A new study suggests that irritable bowel syndrome (IBS) causes more interpersonal difficulties for men than for women. The findings challenged the investigators’ expectations.
“Our findings underscore the significance of studying gender-based differences in how people experience the same disease or condition,” says Jeffrey Lackner, professor of medicine in the University at Buffalo School of Medicine and Biomedical Sciences.
IBS is among the most common, disabling, and intractable gastrointestinal disorders. Symptoms include abdominal pain, diarrhea, and/or constipation. It is estimated to affect between 25 million and 50 million Americans.
Because IBS is twice as common among women as men, far less is known about how men experience the disease.
The new study reveals little difference between men and women in the severity of their gastrointestinal symptoms.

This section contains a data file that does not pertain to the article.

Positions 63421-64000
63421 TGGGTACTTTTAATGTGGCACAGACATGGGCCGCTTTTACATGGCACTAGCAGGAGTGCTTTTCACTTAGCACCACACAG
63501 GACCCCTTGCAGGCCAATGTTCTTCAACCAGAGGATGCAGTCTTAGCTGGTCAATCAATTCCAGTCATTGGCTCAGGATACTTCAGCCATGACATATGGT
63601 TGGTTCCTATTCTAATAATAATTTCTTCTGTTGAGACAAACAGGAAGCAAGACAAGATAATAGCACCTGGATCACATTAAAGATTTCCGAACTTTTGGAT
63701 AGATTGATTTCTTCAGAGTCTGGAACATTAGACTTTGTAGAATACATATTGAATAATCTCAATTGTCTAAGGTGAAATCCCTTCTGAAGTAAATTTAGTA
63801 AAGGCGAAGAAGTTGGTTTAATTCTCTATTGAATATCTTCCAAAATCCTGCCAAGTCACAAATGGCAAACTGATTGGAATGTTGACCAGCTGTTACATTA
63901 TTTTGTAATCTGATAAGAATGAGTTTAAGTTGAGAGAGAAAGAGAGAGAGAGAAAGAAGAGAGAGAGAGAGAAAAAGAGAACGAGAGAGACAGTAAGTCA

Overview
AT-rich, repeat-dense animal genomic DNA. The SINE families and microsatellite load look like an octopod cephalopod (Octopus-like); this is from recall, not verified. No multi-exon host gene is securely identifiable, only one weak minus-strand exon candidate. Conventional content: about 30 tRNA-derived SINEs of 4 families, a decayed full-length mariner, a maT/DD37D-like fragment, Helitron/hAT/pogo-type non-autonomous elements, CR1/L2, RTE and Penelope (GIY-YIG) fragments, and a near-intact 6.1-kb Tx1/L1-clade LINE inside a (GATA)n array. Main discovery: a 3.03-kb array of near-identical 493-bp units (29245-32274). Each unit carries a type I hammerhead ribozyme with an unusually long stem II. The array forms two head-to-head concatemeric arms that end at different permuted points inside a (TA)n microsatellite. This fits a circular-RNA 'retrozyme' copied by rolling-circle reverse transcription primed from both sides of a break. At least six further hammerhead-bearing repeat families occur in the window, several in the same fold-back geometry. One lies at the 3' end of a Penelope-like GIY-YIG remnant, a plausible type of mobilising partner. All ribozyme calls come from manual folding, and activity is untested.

Previous psychological research findings had suggested that males with IBS take on stereotypically feminine traits, including passive and accommodating behaviors, according to Lackner and his coauthors.
But this study finds that men report feeling cold and detached, and as though they have a need to dominate their relationships with others. Men, not women, report having more difficulties in interpersonal relationships.
“That discrepancy underscores our need to move beyond clinical intuition and anecdote, and systematically study the different ways that each gender experiences disease in general,” says Lackner.
The findings may have relevance to the ways that male IBS patients interact with their doctors, he says. “Patients who have a domineering and distant interpersonal style may need to work more closely with the physicians,” says Lackner.
Coauthors are from Wayne State, Northwestern University, and University of Wisconsin-Parkside. National Institutes of Health funded the work.
The study was part of a poster session yesterday at the American College of Gastroenterology (ACG) annual meeting in Philadelphia.
Source: University at Buffalo